Jewish cuisine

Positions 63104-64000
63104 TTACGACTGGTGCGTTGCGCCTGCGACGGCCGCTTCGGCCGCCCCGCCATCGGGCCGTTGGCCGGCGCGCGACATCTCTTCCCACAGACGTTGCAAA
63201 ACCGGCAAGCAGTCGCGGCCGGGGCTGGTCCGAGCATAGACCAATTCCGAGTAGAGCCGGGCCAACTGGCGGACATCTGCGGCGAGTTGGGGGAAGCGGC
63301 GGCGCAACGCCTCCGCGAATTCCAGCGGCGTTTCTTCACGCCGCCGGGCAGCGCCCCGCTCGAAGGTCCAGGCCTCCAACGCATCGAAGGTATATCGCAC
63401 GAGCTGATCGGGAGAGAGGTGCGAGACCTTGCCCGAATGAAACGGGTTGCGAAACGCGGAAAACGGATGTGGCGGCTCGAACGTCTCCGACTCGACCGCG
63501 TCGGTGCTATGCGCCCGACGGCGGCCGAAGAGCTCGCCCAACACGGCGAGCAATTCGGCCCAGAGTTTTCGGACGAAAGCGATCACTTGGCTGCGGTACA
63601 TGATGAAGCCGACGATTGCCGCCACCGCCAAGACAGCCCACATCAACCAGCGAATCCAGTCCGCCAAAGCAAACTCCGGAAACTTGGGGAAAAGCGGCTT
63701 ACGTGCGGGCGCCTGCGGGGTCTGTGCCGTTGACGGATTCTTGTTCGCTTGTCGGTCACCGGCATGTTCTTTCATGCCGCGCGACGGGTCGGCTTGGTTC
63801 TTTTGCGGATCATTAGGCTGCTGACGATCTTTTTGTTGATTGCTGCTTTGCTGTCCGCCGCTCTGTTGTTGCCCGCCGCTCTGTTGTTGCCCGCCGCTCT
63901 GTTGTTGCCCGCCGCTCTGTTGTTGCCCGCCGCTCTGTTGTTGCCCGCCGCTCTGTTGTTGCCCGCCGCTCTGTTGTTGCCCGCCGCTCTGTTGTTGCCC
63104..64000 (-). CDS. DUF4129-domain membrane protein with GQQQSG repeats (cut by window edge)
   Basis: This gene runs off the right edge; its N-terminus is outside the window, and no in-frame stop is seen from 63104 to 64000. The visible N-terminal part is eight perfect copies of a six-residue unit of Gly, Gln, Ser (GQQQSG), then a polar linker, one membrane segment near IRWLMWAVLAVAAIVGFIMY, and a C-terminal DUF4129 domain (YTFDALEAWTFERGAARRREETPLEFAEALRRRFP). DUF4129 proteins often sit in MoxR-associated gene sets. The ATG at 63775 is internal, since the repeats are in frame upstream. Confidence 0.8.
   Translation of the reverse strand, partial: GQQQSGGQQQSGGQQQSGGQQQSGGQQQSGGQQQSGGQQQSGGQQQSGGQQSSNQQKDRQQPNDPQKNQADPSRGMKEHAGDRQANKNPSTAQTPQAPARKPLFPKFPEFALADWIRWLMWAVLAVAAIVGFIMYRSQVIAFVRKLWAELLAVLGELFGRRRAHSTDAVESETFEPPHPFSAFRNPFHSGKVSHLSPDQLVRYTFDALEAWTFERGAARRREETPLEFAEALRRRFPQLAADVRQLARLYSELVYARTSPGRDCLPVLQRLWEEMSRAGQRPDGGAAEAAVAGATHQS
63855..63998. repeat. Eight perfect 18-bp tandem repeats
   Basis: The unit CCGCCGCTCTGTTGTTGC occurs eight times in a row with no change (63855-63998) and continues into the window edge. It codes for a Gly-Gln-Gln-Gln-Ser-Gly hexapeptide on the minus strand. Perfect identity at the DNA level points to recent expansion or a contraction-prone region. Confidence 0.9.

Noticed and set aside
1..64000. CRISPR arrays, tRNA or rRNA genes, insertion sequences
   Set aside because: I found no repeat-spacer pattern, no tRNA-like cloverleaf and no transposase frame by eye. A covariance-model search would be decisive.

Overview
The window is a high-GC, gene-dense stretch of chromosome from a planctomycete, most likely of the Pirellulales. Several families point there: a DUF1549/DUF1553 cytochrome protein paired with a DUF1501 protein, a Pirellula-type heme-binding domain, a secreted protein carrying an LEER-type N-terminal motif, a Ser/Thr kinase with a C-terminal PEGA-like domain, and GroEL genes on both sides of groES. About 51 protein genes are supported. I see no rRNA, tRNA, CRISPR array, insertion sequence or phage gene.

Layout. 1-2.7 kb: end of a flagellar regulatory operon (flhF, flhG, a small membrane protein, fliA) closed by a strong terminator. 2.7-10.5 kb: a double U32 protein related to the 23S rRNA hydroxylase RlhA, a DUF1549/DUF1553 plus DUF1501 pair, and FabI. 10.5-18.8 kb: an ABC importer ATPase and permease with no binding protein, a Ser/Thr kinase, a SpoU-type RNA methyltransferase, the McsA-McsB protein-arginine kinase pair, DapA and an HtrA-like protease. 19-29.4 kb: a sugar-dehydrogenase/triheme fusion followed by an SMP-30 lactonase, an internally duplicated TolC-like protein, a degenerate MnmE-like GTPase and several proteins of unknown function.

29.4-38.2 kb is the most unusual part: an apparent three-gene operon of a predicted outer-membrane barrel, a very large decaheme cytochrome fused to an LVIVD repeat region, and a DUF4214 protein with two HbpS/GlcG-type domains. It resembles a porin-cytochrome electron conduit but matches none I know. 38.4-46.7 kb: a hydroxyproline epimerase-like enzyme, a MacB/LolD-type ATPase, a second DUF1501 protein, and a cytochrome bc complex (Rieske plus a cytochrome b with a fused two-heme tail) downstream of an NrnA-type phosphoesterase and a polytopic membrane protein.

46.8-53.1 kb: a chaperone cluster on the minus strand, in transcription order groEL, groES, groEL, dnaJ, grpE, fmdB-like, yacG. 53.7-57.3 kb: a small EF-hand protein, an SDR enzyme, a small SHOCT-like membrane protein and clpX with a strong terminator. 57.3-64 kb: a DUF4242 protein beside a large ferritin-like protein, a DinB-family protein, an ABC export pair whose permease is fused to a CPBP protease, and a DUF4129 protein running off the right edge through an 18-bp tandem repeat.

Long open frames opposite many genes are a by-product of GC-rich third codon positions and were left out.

The Jewishcuisine is the multitude of inspirations and variety of flavours, it is a mapdrawn by the history. Wherever Jews lived, they borrowed from local traditions,using available products. However, all dishes had to be adapted to Jewishreligious law, so that they could be referred to as kosher i.e. fit for consumption.Many dishes of the Galician Jews’ cuisine contain elements originating in the Polish,Rusyn or Austrian culinary culture. The common features of most varieties of theJewish cuisine is the abundant use of certain spices (nutmeg, cloves, saffron, caraway),frequent use of onion and garlic. However, food eaten on an everyday basisdiffered from dishes served on the occasion of festivals or Shabbats. Theannual cycle of festivals was related to ritual dishes such as matza forPassover, Hamantash eaten on the occasion of Purim or cholent eaten on Shabbats. The mutualrelationship is evidenced by the fact that terms such as tzimmes, challah, Shabbatoven or bagels came into use in Polish. When talking about the last ones– round buns with a hole in the middle, which captivated the palates of peopleall over the world – they come from the 16th century, from Krakow inMałopolska. Now, in Krakow we may find in the remains of formed Galician inns - austerias and althoughmost of them do not have a kosher certificate, thanks to them we can taste the mostinteresting Jewish dishes and alcohols, while listening to concerts oftraditional klezmer music.